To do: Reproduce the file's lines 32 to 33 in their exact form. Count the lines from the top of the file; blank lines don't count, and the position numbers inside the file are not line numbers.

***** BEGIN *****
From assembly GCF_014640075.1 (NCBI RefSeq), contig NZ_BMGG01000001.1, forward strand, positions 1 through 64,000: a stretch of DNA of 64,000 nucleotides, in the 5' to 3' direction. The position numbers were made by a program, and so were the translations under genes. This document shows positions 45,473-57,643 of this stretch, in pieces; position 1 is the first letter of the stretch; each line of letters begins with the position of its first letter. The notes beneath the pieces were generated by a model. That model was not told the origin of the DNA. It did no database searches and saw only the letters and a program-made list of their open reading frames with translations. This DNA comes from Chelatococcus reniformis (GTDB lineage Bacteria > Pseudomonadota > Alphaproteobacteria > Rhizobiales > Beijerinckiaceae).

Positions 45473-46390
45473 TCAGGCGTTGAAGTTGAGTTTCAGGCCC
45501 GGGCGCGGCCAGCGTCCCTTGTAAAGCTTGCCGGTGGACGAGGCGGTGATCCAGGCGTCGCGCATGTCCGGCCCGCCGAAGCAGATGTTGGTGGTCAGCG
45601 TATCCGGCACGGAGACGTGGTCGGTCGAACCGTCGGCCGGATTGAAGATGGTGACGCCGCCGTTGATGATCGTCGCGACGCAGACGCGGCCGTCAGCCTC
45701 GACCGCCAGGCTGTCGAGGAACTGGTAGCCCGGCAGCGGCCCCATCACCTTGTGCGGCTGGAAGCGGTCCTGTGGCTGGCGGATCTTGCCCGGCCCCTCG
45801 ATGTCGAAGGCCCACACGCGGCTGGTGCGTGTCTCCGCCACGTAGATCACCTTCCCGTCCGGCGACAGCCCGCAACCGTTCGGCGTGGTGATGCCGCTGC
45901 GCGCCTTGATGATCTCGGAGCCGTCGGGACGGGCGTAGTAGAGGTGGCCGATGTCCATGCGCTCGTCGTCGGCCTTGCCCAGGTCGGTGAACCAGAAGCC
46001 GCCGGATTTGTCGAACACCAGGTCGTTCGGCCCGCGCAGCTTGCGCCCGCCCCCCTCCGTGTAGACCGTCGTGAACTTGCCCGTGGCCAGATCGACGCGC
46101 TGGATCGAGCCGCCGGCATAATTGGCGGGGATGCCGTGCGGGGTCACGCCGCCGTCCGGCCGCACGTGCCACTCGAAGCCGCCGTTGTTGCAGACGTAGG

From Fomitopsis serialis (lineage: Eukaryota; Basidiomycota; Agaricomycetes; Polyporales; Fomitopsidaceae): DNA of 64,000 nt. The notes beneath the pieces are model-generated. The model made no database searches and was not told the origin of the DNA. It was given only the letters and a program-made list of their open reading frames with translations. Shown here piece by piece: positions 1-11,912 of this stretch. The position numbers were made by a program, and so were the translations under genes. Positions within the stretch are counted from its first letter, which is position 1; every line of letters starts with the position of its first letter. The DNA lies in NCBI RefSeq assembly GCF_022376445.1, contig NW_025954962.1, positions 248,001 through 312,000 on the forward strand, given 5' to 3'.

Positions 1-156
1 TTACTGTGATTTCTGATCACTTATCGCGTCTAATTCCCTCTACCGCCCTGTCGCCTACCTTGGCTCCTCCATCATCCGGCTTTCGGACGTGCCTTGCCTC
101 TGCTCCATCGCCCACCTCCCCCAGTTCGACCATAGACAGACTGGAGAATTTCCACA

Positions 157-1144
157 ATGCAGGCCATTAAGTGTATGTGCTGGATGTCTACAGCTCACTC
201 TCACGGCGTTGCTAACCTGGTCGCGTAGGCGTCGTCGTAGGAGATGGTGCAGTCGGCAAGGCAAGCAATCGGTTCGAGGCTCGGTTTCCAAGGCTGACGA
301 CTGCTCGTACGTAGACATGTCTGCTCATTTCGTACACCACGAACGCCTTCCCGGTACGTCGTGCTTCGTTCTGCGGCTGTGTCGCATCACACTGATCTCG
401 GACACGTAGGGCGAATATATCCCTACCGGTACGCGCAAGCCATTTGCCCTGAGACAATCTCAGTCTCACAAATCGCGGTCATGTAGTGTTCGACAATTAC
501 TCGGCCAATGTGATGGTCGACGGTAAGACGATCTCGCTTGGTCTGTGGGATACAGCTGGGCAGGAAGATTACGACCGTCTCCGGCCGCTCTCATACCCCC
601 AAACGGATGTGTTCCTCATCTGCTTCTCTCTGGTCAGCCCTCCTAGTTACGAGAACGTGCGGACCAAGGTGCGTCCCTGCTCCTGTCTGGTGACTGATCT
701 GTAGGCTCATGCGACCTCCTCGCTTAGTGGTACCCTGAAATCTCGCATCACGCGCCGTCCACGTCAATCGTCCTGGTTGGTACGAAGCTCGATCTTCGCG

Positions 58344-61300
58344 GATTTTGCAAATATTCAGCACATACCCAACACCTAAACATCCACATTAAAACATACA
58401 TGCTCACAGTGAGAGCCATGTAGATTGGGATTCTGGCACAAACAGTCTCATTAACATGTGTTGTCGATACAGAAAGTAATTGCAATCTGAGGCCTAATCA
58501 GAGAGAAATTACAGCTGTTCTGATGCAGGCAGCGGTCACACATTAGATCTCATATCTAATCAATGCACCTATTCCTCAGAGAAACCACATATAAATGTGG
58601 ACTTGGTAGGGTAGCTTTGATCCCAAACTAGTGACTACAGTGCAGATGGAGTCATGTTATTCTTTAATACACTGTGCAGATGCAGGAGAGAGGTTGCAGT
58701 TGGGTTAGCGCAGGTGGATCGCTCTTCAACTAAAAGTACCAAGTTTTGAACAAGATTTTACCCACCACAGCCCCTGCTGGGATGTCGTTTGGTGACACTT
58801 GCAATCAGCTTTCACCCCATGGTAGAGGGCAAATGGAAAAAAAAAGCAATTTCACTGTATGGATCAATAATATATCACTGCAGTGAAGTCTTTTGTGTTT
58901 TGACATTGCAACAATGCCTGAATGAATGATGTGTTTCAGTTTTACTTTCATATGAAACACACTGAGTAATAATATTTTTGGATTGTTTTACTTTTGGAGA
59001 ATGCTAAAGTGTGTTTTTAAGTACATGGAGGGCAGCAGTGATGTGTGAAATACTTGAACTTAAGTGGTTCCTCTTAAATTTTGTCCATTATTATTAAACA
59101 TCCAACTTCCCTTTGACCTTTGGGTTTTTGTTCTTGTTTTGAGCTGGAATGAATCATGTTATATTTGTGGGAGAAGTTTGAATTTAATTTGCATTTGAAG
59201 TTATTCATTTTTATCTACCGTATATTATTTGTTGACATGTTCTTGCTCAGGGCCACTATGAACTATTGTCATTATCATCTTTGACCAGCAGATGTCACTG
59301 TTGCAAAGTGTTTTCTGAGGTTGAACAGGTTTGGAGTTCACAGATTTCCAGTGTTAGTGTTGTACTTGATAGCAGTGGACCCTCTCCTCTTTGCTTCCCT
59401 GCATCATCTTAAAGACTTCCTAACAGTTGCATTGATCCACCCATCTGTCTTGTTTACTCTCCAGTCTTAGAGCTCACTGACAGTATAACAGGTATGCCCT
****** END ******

59101 TCCAACTTCCCTTTGACCTTTGGGTTTTTGTTCTTGTTTTGAGCTGGAATGAATCATGTTATATTTGTGGGAGAAGTTTGAATTTAATTTGCATTTGAAG
59201 TTATTCATTTTTATCTACCGTATATTATTTGTTGACATGTTCTTGCTCAGGGCCACTATGAACTATTGTCATTATCATCTTTGACCAGCAGATGTCACTG